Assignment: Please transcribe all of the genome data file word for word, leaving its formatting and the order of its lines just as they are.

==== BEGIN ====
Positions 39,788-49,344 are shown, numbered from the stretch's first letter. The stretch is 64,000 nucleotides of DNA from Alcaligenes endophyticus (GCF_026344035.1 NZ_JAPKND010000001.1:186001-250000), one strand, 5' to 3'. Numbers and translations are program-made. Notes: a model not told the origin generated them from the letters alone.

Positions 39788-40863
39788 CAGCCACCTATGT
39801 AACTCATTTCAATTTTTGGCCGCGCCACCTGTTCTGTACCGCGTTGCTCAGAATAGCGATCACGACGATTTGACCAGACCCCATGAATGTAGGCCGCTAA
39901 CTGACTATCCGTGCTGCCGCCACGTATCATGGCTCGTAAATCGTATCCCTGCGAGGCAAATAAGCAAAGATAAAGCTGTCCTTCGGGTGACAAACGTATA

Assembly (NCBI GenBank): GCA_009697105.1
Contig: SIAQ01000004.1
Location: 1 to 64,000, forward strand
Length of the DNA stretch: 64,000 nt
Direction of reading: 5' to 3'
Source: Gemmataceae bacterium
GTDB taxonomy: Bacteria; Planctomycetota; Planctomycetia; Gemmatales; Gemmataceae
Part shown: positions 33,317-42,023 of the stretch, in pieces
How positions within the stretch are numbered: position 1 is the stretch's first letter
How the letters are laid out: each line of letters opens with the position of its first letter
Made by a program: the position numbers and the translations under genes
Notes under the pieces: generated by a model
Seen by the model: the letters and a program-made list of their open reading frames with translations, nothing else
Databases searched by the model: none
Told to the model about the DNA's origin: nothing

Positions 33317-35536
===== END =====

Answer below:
Positions 39,788-49,344 are shown, numbered from the stretch's first letter. The stretch is 64,000 nucleotides of DNA from Alcaligenes endophyticus (GCF_026344035.1 NZ_JAPKND010000001.1:186001-250000), one strand, 5' to 3'. Numbers and translations are program-made. Notes: a model not told the origin generated them from the letters alone.

Positions 39788-40863
39788 CAGCCACCTATGT
39801 AACTCATTTCAATTTTTGGCCGCGCCACCTGTTCTGTACCGCGTTGCTCAGAATAGCGATCACGACGATTTGACCAGACCCCATGAATGTAGGCCGCTAA
39901 CTGACTATCCGTGCTGCCGCCACGTATCATGGCTCGTAAATCGTATCCCTGCGAGGCAAATAAGCAAAGATAAAGCTGTCCTTCGGGTGACAAACGTATA

Assembly (NCBI GenBank): GCA_009697105.1
Contig: SIAQ01000004.1
Location: 1 to 64,000, forward strand
Length of the DNA stretch: 64,000 nt
Direction of reading: 5' to 3'
Source: Gemmataceae bacterium
GTDB taxonomy: Bacteria; Planctomycetota; Planctomycetia; Gemmatales; Gemmataceae
Part shown: positions 33,317-42,023 of the stretch, in pieces
How positions within the stretch are numbered: position 1 is the stretch's first letter
How the letters are laid out: each line of letters opens with the position of its first letter
Made by a program: the position numbers and the translations under genes
Notes under the pieces: generated by a model
Seen by the model: the letters and a program-made list of their open reading frames with translations, nothing else
Databases searched by the model: none
Told to the model about the DNA's origin: nothing

Positions 33317-35536